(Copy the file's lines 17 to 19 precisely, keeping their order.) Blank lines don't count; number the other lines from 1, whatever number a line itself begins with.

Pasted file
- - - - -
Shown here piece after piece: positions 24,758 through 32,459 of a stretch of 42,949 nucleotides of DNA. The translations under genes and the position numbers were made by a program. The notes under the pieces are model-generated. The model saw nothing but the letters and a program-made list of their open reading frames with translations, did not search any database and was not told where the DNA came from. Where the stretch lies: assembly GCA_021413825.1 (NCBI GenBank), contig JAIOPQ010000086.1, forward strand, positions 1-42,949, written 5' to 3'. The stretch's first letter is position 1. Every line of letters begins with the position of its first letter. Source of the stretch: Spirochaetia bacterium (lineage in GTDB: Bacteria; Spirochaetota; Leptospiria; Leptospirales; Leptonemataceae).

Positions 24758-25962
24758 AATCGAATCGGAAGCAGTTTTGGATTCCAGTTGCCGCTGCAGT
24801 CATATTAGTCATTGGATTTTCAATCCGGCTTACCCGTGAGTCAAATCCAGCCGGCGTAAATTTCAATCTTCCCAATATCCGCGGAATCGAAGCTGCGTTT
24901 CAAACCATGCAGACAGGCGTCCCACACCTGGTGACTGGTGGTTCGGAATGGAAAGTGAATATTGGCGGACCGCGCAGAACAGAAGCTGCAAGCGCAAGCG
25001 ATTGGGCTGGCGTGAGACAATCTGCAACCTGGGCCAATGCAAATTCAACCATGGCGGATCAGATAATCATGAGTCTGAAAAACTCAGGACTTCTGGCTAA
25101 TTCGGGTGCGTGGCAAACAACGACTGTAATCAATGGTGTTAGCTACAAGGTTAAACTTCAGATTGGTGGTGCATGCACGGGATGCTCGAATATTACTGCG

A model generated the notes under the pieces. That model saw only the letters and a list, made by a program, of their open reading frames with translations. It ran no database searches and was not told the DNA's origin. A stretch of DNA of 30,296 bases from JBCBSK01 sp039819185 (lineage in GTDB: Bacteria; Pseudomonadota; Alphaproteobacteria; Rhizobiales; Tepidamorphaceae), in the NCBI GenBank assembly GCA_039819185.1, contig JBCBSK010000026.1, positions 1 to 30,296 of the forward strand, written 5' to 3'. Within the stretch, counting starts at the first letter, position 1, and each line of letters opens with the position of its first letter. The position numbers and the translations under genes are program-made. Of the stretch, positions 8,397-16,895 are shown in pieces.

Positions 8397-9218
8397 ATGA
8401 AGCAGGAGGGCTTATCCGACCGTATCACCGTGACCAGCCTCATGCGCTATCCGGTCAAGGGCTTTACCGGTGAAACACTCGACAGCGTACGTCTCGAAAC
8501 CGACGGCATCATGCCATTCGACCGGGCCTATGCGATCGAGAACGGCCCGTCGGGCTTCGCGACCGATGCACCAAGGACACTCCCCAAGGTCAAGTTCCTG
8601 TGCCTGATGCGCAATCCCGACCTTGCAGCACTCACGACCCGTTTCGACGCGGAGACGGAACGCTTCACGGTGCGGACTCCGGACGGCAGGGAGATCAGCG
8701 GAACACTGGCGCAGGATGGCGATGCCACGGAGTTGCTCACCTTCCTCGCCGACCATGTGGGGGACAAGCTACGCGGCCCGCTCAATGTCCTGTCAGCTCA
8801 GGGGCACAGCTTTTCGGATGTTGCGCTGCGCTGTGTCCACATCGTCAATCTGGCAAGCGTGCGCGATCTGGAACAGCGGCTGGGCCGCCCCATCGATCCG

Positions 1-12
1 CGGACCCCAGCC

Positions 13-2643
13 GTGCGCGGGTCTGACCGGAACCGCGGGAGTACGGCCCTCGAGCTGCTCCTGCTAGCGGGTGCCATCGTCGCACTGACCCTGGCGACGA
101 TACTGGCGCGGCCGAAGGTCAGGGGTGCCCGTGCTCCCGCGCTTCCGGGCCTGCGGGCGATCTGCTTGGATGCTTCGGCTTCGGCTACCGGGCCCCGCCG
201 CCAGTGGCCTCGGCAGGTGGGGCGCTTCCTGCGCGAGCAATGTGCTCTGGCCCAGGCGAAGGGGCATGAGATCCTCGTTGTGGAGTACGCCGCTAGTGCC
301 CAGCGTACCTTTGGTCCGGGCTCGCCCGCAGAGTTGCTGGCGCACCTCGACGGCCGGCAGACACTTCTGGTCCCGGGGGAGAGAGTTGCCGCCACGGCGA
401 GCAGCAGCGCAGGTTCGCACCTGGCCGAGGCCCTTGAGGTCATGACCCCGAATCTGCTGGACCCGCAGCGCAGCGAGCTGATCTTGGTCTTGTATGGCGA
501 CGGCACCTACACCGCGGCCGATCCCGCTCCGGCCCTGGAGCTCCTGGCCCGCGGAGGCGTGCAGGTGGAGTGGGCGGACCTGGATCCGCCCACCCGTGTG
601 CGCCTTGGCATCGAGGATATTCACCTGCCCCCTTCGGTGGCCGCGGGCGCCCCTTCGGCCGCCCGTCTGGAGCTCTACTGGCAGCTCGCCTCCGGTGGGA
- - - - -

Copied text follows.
1 CGGACCCCAGCC

Positions 13-2643
13 GTGCGCGGGTCTGACCGGAACCGCGGGAGTACGGCCCTCGAGCTGCTCCTGCTAGCGGGTGCCATCGTCGCACTGACCCTGGCGACGA